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either in whole or in part, by the Government; or the system of America, where all are indiscriminately left to the free-will offerings of the people. For my own part, though a member of an established church, and therefore holding that establishments are not unlawful in the Christian sense of the phrase, and though receiving a liberal salary from the Crown as a minister of that church in a British colony, I confess I should greatly prefer the latter of these systems—I mean the system of America—for the colony of New South Wales; and were the Government salaries of the clergy of all denominations in that colony to be forthwith and for ever withdrawn, so far from despairing of the cause of God in the colony, or from being less loyal as a British subject than I have hitherto been, I should rather be inclined to say, Advance Australia! God save the King!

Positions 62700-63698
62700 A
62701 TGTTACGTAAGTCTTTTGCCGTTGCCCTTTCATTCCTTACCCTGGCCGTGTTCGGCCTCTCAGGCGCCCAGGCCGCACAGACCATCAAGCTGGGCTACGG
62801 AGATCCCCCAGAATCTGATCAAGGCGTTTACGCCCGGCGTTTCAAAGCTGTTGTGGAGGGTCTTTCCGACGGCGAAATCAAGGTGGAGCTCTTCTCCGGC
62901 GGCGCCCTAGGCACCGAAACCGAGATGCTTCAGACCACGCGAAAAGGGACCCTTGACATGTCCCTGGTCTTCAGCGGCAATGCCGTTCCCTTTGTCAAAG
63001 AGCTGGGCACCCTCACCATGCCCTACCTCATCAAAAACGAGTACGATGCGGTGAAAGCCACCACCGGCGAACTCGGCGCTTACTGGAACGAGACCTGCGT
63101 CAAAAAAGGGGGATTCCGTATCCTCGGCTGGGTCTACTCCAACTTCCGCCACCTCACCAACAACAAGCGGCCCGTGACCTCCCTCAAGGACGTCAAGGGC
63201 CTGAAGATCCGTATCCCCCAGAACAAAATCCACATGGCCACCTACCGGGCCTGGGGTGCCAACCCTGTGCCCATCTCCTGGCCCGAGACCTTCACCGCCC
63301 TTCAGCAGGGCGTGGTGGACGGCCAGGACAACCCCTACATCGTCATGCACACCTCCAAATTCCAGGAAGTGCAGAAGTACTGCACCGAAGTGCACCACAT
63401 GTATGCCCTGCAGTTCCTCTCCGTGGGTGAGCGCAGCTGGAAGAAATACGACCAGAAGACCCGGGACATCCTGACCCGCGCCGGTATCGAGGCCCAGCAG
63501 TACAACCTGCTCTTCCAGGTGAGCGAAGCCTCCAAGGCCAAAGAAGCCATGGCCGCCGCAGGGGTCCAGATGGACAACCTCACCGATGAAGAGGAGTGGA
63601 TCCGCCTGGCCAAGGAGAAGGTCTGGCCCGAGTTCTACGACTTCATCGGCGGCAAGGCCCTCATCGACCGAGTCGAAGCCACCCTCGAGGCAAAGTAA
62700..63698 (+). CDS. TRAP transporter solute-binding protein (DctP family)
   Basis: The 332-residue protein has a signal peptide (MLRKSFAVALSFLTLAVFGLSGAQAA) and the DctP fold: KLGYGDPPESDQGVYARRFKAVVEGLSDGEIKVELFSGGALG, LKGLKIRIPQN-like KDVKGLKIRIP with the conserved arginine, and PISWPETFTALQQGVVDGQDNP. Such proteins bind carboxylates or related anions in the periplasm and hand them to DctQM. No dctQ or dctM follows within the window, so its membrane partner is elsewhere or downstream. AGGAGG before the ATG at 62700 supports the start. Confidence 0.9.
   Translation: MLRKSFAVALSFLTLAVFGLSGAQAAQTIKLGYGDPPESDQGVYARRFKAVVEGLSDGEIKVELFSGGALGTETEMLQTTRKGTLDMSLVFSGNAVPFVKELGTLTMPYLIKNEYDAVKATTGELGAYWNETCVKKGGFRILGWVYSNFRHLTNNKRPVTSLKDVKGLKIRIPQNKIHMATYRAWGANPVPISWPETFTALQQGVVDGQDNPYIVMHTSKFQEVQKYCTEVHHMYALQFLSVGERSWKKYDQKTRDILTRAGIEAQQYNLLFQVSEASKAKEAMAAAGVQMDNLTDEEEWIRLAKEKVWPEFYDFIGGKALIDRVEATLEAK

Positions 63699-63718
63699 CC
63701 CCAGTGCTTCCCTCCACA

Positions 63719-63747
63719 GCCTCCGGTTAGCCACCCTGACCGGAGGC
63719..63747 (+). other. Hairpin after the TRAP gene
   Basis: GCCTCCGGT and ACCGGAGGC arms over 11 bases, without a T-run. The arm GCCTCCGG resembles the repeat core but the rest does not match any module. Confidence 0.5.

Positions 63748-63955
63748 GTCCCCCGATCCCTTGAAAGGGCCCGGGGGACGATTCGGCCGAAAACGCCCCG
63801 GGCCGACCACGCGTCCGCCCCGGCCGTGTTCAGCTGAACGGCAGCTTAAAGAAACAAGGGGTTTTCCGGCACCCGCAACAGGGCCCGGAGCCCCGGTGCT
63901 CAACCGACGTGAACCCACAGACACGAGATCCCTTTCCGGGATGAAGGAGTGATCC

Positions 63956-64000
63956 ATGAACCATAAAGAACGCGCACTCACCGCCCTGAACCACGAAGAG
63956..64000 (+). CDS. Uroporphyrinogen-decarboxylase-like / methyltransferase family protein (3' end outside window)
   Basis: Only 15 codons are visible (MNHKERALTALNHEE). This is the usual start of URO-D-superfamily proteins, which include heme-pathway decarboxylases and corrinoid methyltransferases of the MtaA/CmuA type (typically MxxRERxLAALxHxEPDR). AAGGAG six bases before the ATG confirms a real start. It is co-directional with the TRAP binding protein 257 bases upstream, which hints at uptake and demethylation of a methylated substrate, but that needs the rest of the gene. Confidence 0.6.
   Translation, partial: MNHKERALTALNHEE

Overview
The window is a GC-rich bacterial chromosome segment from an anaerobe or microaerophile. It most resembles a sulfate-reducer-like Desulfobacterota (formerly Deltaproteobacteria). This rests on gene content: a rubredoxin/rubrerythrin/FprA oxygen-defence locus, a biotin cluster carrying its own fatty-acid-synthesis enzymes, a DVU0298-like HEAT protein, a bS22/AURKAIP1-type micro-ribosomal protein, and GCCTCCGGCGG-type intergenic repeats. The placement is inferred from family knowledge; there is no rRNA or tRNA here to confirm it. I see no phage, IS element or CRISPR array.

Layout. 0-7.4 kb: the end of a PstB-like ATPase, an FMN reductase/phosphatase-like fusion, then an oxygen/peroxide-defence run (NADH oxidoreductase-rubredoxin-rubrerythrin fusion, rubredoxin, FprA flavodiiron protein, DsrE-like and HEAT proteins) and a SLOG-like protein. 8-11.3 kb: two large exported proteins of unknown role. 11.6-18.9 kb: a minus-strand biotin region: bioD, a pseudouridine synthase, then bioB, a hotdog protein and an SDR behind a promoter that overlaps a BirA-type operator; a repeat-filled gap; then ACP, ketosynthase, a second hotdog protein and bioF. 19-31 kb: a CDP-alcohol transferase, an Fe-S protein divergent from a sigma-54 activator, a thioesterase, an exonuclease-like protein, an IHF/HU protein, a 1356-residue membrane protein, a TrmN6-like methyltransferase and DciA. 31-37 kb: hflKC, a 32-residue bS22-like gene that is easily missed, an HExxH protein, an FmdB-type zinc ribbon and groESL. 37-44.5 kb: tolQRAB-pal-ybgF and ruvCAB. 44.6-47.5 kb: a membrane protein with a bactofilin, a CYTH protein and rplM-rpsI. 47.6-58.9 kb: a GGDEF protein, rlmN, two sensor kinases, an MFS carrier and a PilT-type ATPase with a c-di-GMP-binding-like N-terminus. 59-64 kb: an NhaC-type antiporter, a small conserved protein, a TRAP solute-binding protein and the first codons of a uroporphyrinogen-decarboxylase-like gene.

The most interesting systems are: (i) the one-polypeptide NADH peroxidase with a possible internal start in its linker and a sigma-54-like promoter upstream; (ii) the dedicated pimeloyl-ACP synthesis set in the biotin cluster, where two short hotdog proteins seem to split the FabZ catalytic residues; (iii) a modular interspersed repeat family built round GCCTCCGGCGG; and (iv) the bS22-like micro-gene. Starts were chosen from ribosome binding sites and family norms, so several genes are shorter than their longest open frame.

• In fact, I have long been convinced that the interests of the Christian religion would by this time have been in a much more advanced and prosperous state than they actually are, even in the convict colony of New South Wales, if not one sixpence had ever been paid from the colonial treasury to a single minister of religion in the territory, and if the planting of churches in the colony had been left entirely to Christian philanthropy and British benevolence.'

Lang, Vol. II. pp. 247–303. This honest and faithful testimony of so competent a witness, must carry weight with every impartial reader; and at the present moment, evidence of this kind is peculiarly important. The whole of the chapter from which these extracts are taken, is deserving of most attentive consideration. Dr. Lang deserves well of his adopted country for the boldness with which he has laid open